The City of Seattle will join King County in initiating a legal challenge to stop Tim Eyman’s incredibly destructive Initiative 976 from taking effect, Mayor Jenny Durkan and City Attorney Pete Holmes announced at a press conference today in the Norman B. Rice Room on the seventh floor of Seattle City Hall.
“As Mayor, my core job is protect the people,” said Mayor Jenny Durkan.
“I‑976 is not only unfair, it is not only unwise, it is unconstitutional.”
“We know we need to move forward as quickly as we can to secure an injunction to prevent the irreparable harm to our most vulnerable residents,” the Mayor said, explaining that the first objective in the suit would be to put the initiative on ice until its constitutionality is determined by the State Supreme Court. “While no one can be a hundred percent sure of what will happen in any court action, I have a lot of confidence in our lawyers, and in our theory, and in our courts.”
“I knew from the moment I read the text of Initiative 976 that it had some fairly obvious legal problems,” said City Attorney Pete Holmes. “Had Mr. Eyman developed an initiative that was constitutional, I wouldn’t be here today.”
Holmes said the legal challenge will be filed next week, jointly with King County, in King County Superior Court. The case will be handled in-house by city and county attorneys, as opposed to a private law firm retained by the two jurisdictions.
“The injunction is absolutely necessary to prevent this real very harm to our communities. My team has put their heads together with lawyers from King County. We’ve spent considerable time… and we’ve developed a path forward.”
Holmes and Durkan both emphasized that I‑976 repeals Seattle’s city level vehicle fees, even though the fees were approved by voters a few years ago.
Eyman has dishonestly claimed that I‑976 allows vehicle fees that exceed thirty dollars if they are voter approved, but in fact it doesn’t, because it explicitly repeals the statute that gives cities like Seattle the authority to levy vehicle fees in the first place. This is an issue that will be undoubtedly raised in the legal challenge.
The flawed, deceptive, one-sided I‑976 ballot title reads as follows:
Initiative Measure No. 976 concerns motor vehicle taxes and fees.
This measure would repeal, reduce, or remove authority to impose certain vehicle taxes and fees; limit annual motor-vehicle-license fees to $30, except voter-approved charges; and base vehicle taxes on Kelley Blue Book value.
Should this measure be enacted into law?
Emphasis is mine.
The ballot title was written by Attorney General Bob Ferguson’s office, not Tim Eyman, but Eyman picked this particular ballot title nonetheless… he filed several versions of I‑976 and ended up picking the I‑976 title as the one he liked best.
The city and county may argue in court that this language could lead a reasonable person trying to decide how to vote on I‑976 to believe that existing motor vehicle license fees that had already received voter approval (like Seattle’s) would be exempt from the thirty dollar limitation. But again, that is not the case.
If you open the text of I‑976, you’ll see that Section 6, subsection 4 of I‑976 repeals RCW 82.80.140. This is the statute that gives transportation benefit districts the authority to levy vehicle fees for local transportation improvements.
With its statutory authority to levy vehicle fees to buy more Metro bus service repealed, Seattle’s voter-approved charges would have to be discontinued upon implementation of the measure, despite the assurance in the I‑976 ballot title that “voter-approved charges” would be exempt from the limitation.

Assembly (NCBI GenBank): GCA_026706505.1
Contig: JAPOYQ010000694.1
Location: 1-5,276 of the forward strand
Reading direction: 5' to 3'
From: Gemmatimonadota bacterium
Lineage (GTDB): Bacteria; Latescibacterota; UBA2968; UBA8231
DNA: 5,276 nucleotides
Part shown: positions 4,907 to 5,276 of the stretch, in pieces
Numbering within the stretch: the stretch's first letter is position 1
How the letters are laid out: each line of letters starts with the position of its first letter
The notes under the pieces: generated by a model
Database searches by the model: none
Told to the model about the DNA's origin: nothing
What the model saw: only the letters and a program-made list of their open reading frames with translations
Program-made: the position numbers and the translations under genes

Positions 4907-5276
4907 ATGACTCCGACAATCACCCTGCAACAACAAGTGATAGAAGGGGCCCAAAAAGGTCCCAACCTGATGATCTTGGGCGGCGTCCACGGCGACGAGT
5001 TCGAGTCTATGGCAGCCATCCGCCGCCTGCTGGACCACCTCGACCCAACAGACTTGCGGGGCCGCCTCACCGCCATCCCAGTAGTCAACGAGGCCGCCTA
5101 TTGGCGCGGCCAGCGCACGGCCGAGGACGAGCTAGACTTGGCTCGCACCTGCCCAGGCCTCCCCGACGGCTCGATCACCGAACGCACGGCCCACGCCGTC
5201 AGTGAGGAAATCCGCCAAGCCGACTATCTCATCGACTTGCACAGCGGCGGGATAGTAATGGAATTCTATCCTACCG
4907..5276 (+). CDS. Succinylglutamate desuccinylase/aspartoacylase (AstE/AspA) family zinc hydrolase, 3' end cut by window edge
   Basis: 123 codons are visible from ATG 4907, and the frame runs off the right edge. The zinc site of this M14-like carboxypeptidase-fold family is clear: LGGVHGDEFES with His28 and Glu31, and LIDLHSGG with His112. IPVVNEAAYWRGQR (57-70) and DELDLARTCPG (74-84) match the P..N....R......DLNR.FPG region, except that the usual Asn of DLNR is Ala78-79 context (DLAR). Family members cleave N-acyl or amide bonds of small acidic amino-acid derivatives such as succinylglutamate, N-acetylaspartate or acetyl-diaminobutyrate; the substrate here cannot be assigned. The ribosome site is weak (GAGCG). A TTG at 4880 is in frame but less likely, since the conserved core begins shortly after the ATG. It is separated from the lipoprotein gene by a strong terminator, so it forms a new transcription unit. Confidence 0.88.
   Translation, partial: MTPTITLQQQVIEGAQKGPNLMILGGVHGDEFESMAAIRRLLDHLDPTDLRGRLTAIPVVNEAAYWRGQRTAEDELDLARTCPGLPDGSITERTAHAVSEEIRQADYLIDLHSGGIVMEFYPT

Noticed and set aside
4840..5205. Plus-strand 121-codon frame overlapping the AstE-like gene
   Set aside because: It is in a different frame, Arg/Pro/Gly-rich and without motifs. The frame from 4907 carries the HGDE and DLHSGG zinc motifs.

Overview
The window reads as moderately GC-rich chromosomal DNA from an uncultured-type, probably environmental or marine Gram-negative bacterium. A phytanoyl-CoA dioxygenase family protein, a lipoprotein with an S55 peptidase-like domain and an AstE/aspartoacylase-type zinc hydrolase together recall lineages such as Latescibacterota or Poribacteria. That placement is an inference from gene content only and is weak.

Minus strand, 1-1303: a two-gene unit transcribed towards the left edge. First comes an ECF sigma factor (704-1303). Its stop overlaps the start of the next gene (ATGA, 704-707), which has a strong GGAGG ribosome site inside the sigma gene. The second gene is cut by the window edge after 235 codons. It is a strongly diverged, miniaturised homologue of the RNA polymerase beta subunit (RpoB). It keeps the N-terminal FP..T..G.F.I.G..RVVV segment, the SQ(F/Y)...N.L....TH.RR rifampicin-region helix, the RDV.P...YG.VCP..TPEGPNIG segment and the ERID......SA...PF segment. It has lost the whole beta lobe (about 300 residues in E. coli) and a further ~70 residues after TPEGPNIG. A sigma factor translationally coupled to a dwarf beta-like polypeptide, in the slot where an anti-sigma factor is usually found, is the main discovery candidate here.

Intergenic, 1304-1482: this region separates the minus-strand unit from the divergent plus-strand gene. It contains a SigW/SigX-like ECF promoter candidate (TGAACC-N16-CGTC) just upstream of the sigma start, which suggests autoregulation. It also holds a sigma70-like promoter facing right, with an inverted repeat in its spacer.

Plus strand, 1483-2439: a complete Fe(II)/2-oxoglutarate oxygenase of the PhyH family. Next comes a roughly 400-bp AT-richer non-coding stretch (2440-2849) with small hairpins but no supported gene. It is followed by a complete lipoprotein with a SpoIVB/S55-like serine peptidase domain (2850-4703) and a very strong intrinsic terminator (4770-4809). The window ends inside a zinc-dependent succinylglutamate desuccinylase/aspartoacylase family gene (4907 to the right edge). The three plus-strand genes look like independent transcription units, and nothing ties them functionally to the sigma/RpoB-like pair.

Note also that the ballot title does not distinguish between state, regional, and local fees… it just talks about “annual motor vehicle license fees”.
It is not stated or explained in the ballot title that “motor vehicle license fees” means a whole host of different revenue sources: state vehicle weight fees, the Sound Transit motor vehicle excise tax, city transportation benefit district vehicle fees, and the retail sales and use tax on motor vehicles.
Holmes indicated Seattle and King County will also contend that I‑976 violates the single subject rule, the same flaw that brought down Eyman’s first measure to gut vehicle fees (I‑695 in 1999) as well as his most recent scam, a hostage-taking scheme to force the Legislature to amend the Constitution to his liking (I‑1366).
I believe the problems with the I‑976 ballot title could be the key to I‑976’s undoing. The ballot title is the sole representation of Initiative 976 that voters saw on their ballots. The courts will be carefully scrutinizing the title as part of their constitutional review of the initiative. Naturally, the courts will also look at the text of the measure. Each provision will be subjected to a magnifying glass.
If King County and Seattle (or Sound Transit, which I’m guessing will file its own lawsuit) can demonstrate to our state’s judiciary that the measure is unconstitutional;, it will not go into effect. Hopefully they can.
But even if I‑976 gets struck down, the Legislature will still be under pressure to make significant changes to the state’s multilayered vehicle fee revenue structure.
Voters in Pierce and Snohomish counties have made their frustration with the current system evident. The Legislature will need to identify alternative means of raising revenue for the state’s multimodal transportation infrastructure regardless of what happens with the lawsuit that Seattle and King County plan to file.
On Sunday, November 17th, NPI will be hosting our first ever Postelection Brunch with legislative leaders from the House and Senate to discuss this very subject. All proceeds from the event will benefit NPI’s work. Tickets may be obtained here.